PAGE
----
The lines between real and virtual have blurred with NFTs and digital fashion, and we’re reimagining a future with endless possibilities for fashion. Simultaneously, an awareness of sustainable practices has pushed us toward thrifting and mindful consumption. But how do we compare them? Let us count the ways.
On the face of it, NFTs and sustainable fashion seem as different as chalk and cheese. And yet there are surprising similarities. Giving clothes a second chance at life and creating them in a whole new dimension, are both contrarian, futuristic approaches. In these two futures, fashion’s landscape continues to serve as a means of escapism and expression but is less susceptible to fleeting trends and ‘throw-away’ consumerism. Industry pioneer Manish Malhotra believes that NFTs will cement their place as a cultural mainstay, with the potential to integrate Indian history with their inherent futuristic nature.“ I believe that modern innovations stem from the story of heritage textiles and craft. Our origins are so strong that modernising the Indian handloom does not necessarily mean propelling it to conform to modern times. But instead, merging the traditions, the innovation, and the impact of the handcrafted creation with the identity of today’s globalised generation,” Malhotra believes.
An awareness of the power of scarcity underpins both sustainable clothing and fashion NFTs. The latter creates scarcity through limited edition, exclusive items that drive value higher. Thrifting highlights the scarcity of resources that are required to manufacture and sell clothing. Sourcing thrifted and vintage pieces hinge on the same bent. It requires an artistic inclination and the persistence of a forager. Investing in NFTs and sustainable fashion suggests that one is more of a curator, whose every purchase conveys a strong sense of innate personal style, rather than a typical customer, whose buying choices are dictated by preferences and purchasing power. NFTs have limited utility; slow consumption lends itself to inventiveness through versatile pairings. However, while it would appear that NFTs are an evidently more sustainable choice, storing data on the blockchain consumes a huge amount of energy. There is a sizable carbon footprint from minting and creating NFTs to the AI and AR tech involved in displaying and marketing these digital assets on social media.
Much of the way the success of NFTs will play out is contingent on the way digital platforms perform over the next few years. With fashion strutting into the metaverse, there is an opportunity for artists, content creators, games, tech experts, brands and even consumers to democratise the industry by providing creative input and creating personalised products. In a revolutionary move for the fashion industry, artists and original designers can get a cut every time there is a transaction on their design. These royalties give power, agency and flexibility back to the creator.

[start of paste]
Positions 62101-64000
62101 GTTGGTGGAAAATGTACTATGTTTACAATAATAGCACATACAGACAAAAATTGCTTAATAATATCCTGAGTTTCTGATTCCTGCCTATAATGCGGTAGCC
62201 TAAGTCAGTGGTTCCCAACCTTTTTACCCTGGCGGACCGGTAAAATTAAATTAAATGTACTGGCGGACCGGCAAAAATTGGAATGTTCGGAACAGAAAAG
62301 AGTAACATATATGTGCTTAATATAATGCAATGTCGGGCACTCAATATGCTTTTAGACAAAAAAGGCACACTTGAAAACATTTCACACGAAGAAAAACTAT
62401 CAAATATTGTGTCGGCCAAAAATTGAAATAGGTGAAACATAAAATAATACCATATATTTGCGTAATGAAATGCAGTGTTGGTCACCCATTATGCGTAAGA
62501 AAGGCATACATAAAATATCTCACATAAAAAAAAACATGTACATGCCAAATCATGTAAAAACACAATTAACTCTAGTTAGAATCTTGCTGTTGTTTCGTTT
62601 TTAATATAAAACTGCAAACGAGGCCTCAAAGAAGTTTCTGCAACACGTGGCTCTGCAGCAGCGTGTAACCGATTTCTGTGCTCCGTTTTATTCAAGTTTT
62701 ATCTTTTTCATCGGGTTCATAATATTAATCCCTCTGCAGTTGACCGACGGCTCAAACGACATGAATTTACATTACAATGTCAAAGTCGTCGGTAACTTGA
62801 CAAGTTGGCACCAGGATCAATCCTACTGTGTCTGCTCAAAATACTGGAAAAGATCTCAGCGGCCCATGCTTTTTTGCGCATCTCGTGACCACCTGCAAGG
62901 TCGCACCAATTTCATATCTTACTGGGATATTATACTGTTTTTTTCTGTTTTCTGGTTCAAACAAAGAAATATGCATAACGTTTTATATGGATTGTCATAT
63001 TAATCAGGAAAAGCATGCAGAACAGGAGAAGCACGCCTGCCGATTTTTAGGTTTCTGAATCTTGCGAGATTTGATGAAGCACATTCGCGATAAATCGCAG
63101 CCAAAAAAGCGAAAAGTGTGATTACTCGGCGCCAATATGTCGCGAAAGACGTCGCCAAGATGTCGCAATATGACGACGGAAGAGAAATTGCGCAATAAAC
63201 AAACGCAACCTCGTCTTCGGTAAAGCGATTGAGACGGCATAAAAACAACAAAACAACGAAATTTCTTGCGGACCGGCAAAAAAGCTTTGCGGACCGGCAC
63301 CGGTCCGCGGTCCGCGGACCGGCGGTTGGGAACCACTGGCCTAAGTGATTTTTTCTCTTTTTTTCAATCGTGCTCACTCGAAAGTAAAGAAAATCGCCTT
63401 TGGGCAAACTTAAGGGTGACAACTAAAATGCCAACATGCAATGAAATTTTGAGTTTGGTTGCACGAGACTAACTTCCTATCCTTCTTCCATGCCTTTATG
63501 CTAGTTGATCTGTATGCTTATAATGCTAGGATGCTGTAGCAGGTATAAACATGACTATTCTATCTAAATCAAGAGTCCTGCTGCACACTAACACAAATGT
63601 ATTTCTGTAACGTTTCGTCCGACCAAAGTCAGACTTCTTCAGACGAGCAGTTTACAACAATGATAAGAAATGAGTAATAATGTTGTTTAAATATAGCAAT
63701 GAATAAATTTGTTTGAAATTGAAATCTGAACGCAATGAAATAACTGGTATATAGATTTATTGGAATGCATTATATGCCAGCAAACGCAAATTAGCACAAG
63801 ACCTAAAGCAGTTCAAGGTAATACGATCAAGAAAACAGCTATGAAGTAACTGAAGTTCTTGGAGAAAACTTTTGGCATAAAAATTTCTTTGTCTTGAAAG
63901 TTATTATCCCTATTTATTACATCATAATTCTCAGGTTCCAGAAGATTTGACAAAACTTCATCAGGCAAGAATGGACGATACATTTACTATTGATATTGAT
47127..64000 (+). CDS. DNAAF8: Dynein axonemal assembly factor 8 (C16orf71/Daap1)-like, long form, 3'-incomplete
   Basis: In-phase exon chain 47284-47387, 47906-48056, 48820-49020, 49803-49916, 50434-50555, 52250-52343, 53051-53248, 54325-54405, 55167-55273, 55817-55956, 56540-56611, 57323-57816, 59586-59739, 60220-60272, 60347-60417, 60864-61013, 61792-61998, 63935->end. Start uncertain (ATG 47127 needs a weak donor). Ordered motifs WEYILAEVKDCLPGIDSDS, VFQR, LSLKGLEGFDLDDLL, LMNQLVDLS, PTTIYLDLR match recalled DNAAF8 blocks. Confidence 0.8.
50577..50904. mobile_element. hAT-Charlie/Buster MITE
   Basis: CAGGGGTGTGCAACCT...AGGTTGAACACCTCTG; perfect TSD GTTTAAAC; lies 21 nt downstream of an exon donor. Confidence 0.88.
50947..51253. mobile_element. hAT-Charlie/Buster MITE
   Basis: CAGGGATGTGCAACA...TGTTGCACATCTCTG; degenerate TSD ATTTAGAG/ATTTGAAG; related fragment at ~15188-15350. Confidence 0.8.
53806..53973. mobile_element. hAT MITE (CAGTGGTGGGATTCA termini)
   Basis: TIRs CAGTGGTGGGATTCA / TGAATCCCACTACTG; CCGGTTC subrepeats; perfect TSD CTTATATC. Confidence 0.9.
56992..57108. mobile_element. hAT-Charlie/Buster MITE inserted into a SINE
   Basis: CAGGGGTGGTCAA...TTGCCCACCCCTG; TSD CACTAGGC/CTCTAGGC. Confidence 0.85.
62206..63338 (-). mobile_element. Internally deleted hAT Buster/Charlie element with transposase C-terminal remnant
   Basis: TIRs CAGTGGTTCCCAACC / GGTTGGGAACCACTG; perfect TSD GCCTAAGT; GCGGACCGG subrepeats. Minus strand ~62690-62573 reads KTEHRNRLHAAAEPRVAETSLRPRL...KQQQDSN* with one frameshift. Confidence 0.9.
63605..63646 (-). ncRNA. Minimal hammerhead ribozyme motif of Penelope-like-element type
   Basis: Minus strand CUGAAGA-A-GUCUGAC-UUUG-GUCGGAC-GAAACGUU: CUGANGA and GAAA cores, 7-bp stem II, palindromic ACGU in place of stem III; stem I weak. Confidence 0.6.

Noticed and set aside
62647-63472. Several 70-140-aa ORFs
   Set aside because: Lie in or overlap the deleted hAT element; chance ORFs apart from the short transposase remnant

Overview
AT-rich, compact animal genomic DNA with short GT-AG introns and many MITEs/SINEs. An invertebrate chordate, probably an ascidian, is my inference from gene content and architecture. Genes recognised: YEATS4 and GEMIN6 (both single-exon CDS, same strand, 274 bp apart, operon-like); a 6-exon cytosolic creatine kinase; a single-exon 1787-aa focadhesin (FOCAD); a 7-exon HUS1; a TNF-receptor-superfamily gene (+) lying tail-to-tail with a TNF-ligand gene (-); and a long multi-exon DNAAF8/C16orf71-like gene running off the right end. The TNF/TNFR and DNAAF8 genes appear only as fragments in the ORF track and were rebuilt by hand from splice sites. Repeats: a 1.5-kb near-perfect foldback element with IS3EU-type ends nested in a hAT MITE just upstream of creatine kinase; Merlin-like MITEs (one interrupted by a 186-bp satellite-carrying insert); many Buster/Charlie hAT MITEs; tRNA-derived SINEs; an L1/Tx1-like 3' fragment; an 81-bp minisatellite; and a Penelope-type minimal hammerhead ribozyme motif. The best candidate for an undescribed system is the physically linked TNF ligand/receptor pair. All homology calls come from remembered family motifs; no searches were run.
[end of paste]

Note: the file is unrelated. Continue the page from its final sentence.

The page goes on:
The initial barrier to entry is low, giving creators and aspiring designers the freedom to start, market, and monetise a brand, creating their own micro-economy without the need for years of experience or substantial financing. The fashion industry then has a more multidisciplinary texture, potentially decentralising the powers of the industry as it is today. With digitisation, there is increased participation and more equitable disbursement of profit. Similarly, when you purchase sustainable, upcycled pieces, you empower artisans, weavers, patternmakers and craftsmen by compensating them fairly and creating safe working environments.
The space for digital fashion is exploding with increased interest even as sustainability is steadily gathering more loyal purveyors. Malhotra adds, “NFTs are already turning into a crucial component of picking up projects. Not just art, even the invoices of your art could be NFTs very soon. The space is perfect for getting Indian craft and technology under one unit. In the past, markets struggled with attracting the most exquisite buyers and collectors; NFTs could change the rules of this luxury game forever as they are meant to be timeless. There’s so much room for experimentation and innovation.”
As regional contexts and craft take centre stage, and gaming and virtual audiences rise, the global east could potentially influence both movements. Offering us a global perspective on the scenario is Nivi Murthy, founder of a sustainable fashion marketplace, Ikkivi. “Much like their cultural flair has piqued worldwide interest in the field of entertainment, countries such as China, Korea and India may lead the way forward for fashion,” she says. Looking a little into the future, she adds, “ Their growing young population are those that are thrifting, conscious, more aware of the climate crisis, more opinionated, more tech-savvy, and exist more in the virtual world. So it’ll be interesting to see how the two worlds meet.” We couldn’t agree more.
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